Bad poetry. Mix CDs. Postcards from Sedona, Ariz. Postcards from Berlin. A freezer-burnt wrist corsage. Tiki mugs. An electric can opener.
These are a few of my favourite things that old boyfriends have given me over the years. I still have most of these objects. (The electric can opener did not survive a particularly stressful move, not unlike the relationship itself).
Call me sentimental, but I just can’t seem to part with the material reminders of people I used to love. Just because a relationship is over doesn’t invalidate all of time we spent together and the memories we shared.
Not everyone wants to hang onto souvenirs from ex-partners, especially if the breakup is a fresh one. Everyday objects can be extremely painful reminders of a difficult time.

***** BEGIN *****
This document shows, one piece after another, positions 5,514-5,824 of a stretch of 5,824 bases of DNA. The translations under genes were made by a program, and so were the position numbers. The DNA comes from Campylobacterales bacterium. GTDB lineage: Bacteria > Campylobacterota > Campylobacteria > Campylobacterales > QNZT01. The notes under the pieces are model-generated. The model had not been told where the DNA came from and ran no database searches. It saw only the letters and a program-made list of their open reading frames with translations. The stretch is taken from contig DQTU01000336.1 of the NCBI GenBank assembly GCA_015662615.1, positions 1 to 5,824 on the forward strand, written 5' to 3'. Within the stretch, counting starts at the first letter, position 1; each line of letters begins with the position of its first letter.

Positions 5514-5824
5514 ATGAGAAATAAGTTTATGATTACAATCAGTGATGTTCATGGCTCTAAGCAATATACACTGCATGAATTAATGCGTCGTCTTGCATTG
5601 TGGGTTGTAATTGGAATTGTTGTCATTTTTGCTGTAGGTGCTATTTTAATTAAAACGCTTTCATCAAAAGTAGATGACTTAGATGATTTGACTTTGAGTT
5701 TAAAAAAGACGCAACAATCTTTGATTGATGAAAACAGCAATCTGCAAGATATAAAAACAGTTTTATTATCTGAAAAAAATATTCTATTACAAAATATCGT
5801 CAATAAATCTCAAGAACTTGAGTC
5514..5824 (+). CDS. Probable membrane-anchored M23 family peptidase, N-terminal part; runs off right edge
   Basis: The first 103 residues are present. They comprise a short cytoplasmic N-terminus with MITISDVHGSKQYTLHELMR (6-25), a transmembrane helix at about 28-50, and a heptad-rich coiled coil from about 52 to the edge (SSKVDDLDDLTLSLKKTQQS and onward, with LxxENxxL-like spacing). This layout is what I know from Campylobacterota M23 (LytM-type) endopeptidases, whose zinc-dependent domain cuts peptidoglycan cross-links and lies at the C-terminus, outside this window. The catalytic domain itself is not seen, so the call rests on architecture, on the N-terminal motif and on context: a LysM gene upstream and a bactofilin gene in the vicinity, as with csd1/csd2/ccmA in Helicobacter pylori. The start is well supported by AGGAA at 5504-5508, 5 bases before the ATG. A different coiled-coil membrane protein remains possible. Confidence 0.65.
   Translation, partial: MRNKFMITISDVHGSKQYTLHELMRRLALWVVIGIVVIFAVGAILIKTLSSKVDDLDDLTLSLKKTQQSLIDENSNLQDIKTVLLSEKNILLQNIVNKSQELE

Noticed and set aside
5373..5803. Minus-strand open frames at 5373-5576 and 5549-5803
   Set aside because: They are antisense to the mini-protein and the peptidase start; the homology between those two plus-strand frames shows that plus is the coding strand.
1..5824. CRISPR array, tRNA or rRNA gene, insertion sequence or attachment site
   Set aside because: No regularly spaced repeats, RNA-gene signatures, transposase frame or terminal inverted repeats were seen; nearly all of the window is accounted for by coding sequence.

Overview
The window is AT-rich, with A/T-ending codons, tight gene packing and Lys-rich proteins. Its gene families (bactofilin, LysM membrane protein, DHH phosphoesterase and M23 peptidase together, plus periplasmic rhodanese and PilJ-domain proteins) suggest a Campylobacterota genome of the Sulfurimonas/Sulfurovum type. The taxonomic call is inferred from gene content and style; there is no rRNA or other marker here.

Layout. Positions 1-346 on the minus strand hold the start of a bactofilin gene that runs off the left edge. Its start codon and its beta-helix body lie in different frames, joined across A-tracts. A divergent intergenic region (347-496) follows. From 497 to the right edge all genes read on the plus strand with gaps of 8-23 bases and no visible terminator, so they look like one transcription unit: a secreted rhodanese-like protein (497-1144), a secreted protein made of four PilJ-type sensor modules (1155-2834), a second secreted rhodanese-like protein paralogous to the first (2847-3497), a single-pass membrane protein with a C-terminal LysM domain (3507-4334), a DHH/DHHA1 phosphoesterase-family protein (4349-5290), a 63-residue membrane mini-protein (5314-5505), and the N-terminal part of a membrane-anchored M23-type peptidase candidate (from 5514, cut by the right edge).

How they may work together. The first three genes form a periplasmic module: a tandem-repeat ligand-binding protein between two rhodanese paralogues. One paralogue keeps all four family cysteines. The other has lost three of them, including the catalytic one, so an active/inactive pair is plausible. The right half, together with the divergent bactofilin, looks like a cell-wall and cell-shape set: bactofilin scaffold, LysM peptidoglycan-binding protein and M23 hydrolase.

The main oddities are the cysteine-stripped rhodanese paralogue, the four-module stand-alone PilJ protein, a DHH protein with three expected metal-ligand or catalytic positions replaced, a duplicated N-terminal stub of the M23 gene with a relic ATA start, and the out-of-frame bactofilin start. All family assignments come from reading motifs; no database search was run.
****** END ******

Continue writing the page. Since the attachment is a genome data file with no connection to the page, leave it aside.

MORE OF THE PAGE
“It’s difficult to throw away or give away objects that have a lot of sentimental value,” says Alexis Hyde, director of the Museum of Broken Relationships in Los Angeles, which takes in anonymously donated post-breakup memorabilia. “There is no ritual that we have yet that can honour a relationship adequately. No funeral, if you will. This is a place that you can lay it to rest, along with other stories from all over the world, and know that the relationship had merit.”
It’s interesting that Hyde mentions funerals. The end of a relationship often feels like the death of something — future plans, a parallel life in which you were going to be with this person for the long haul and, above all else, the death of a friendship (in most cases). So it makes sense that we ritualize our grief in the face of such endings.